Stop and think for a moment. What is one thing that you are doing right as a parent? Do your children know that they need to stay buckled in their car seats to be safe? Are your kids going to bed nicely at night? Do they enjoy grocery shopping with you because you keep them engaged?
We are very hard on ourselves as parents. It’s so easy to dwell on the mistakes and regrets. It’s easy to freak out in the moment instead of looking at the bigger picture. Sometimes we need to stop and think if this will actually matter a year, or even a month, from now.
As a parent, it’s also easy to assume that every other parent has their act together. I used to giggle inside when people assumed that because I was so involved and organized outside my home that the inside of my home was just as organized and spotless. To be honest, the organization part isn’t bad, but even the few years that I had a maid didn’t seem to keep my home spotless! I was spending more time playing with my kids than washing baseboards so that made it OK for me.
Think of this as permission for you to spend a few minutes as you are getting dressed in the morning, or ready for bed at night, to pat yourself on the back. Think about some of the things you have done as a parent that have been successful. Be specific and authentic with your thoughts. Some days, that might include a sentence like: “My kids are still alive today!” and that’s OK. The fact that they have made it this far with your help and guidance, is an accomplishment.
Congratulations! Raising a child isn’t easy and you’ve made it this far. There will always be ups and downs, but focusing on the positive will improve your outlook and spill over to make the downs not dip quite so low.
I am a strong believer in the Self-Fulfilling Prophecy:
“You will find what you are looking for.”
So why not look for the good?! Focusing on the positive is the foundation of all the work I do with parents.
We get so caught up in our day-to-day activities that we often forget to look at all the great things that are happening around us. Unfortunately, our brains are wired to notice the negative. It is simply easier to focus on what is going wrong. Taking note of the negative does help prevent mistakes from happening again, but it can be a real downer! Rather than dwelling on what could be better or what you should be doing, why don’t you pay attention to the things that are already going well.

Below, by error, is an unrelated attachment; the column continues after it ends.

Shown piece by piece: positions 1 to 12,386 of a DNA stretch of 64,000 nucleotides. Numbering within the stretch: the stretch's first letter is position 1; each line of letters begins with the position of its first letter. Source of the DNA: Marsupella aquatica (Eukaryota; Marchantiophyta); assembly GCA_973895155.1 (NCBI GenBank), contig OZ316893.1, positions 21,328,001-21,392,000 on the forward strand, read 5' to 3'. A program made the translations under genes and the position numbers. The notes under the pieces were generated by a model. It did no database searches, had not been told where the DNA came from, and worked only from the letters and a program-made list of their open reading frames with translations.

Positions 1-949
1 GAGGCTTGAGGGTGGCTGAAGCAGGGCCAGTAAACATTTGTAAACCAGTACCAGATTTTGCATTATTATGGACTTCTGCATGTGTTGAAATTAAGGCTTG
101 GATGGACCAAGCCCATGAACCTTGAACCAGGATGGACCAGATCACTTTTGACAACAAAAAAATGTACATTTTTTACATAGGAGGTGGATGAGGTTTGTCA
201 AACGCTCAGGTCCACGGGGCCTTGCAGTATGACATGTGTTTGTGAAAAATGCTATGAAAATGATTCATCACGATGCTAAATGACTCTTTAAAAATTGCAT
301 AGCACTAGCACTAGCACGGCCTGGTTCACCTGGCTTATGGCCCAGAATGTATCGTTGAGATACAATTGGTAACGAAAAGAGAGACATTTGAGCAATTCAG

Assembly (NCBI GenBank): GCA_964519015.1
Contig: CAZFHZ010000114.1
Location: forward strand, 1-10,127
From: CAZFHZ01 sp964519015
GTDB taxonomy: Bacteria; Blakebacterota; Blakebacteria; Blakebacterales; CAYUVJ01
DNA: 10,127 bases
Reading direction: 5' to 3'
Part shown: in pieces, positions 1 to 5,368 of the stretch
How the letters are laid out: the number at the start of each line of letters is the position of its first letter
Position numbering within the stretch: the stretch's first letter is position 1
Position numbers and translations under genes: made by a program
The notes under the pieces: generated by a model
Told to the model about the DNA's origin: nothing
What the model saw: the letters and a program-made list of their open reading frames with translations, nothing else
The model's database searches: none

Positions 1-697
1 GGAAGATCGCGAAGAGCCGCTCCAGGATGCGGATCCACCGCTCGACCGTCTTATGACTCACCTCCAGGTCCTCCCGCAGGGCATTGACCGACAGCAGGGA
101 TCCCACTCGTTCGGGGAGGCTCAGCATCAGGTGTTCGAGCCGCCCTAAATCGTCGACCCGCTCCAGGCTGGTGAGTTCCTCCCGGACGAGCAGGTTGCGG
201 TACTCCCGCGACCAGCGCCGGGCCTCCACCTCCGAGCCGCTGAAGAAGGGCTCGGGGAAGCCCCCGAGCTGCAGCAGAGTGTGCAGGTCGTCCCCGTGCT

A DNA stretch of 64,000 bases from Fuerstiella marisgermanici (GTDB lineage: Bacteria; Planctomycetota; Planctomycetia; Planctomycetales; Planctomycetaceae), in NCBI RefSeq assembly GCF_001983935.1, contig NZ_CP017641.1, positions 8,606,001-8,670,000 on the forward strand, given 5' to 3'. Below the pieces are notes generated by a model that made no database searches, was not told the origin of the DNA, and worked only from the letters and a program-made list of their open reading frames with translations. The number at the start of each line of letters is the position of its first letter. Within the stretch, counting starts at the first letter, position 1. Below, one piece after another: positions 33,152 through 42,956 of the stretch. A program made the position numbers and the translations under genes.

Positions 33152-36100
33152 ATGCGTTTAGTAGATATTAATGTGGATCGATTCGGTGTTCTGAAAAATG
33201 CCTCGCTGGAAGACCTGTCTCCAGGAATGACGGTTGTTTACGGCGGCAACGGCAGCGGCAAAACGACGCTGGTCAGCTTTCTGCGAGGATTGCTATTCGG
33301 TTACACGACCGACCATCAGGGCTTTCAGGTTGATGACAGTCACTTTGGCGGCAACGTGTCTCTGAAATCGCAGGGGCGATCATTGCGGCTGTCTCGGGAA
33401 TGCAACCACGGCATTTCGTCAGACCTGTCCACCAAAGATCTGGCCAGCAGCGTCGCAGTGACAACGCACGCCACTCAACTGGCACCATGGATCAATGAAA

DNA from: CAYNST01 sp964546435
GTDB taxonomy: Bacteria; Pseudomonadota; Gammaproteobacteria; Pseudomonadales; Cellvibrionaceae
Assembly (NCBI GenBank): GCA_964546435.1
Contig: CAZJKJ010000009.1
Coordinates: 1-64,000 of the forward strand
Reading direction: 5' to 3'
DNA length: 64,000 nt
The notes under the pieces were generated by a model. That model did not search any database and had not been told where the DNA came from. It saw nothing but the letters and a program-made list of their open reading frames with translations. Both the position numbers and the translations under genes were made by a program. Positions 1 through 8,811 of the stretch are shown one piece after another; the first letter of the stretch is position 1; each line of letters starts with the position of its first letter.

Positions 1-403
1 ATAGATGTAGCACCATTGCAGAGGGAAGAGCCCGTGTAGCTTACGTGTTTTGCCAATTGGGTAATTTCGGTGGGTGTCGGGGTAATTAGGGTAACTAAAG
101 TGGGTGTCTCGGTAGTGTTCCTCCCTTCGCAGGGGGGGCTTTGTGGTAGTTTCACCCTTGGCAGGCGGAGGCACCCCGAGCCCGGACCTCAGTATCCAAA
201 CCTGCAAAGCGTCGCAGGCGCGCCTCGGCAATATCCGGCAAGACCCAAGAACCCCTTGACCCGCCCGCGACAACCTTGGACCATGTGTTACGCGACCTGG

Your mind is an amazing entity. Look for the good that is happening, think positive thoughts and you can transform your life.
I know, you’re thinking, “Sounds great Dr. Renee, but HOW can I do this?” The fact that you are interested in learning more, indicates to me that you are already on the right path.
Start by looking for the good in your child. I know this is hard when you are exhausted and stretched beyond anything you ever imagined parenting to be. But I promise you, it is worth it.
Take a few moments as you get dressed in the morning, or ready for bed at night, and think about your child. What are some of his positive qualities, traits, and abilities? If you are feeling a little more ambitious, pick an entire day to try to look for positive things your child says or does.
Positive things can be something as simple as ‘sitting in a chair for an entire meal.’ Even if he’s strapped in a high chair, your child is sitting and not climbing/fussing to get out. Maybe your daughter smiled at you this morning. Maybe you took a few seconds to notice, and really enjoy, the sweet, little hand holding yours as you walked to the car. What about how he played with his friend and shared his toys? Or how she called a friend who was feeling lonely or looked sad at school? Open your eyes and look for the positive.
I am often asked, “Should I tell my child about all of these positive things I am seeing?” Then almost immediately, there will typically be one of two follow-up questions: “Will this boost his self-esteem?” or, “Won’t all that complimenting go to her head?”
It is OK to comment and praise occasionally, especially if you can point out a specific behavior/action and you are being authentic. However, just spouting off compliments all day could backfire. Your child might come to expect your input on everything in life (= not be able to think for himself). Or she might begin to tune you out well before she hits the pre-teen years!
Focusing on the positive is more for YOU than for your child. Trust me, your child will benefit because your upbeat mood will have a ripple effect. Focusing on the positive is really more about a mind shift for you. It will help you find ways to be happier and feel a purpose as you go through the everyday tasks and necessities in life.
Stay tuned for next week’s blog. It’s Part Two of Focus on the Positive and it’s going to help you even more with your ability to parent.
“Get Some Sleep” is so much easier said than done! I can’t tell you how many times people told me to “sleep while your baby is sleeping,” when my first child was born. Sounds good in theory, but in real life, my daughter only took 2- 3 twenty minute naps a day! On a good day.
I hate to say it – and those of you who know me personally will know that this is hard for me to say, but I will: Get Some Sleep! You know how tired and cranky children can be when they are tired or hungry? Well, the same thing can happen to sleep-deprived parents. And let’s face it, the first few years with a new child provide many sleep deprived moments. Some days you feel like you are walking around in a fog just trying to keep your eyes open and make sure no one gets hurt.
Reading about the benefits of sleep have been eye- opening to me (no pun intended)! I used to be able to function quite well on 4-5 hours of solid sleep or 6-7 hours of interrupted sleep. I know that I am better able to handle life’s challenges when I am “more rested.” However, the specific health benefits I’ve learned about over the years have been enough to scare me into trying harder to get at least 7-8 hours of sleep each night. In fact, one year, my New Year’s resolution was to get in bed 15 minutes earlier every two months (starting at 11:45 in January aiming for 10:30 by December).
Based on research done by the Division of Sleep Medicine at Harvard Medical School, NOT getting enough sleep can:
Decrease one’s immune system
Impair cognitive functioning and memory
Affect mood, motivation, judgement and even our perception of events.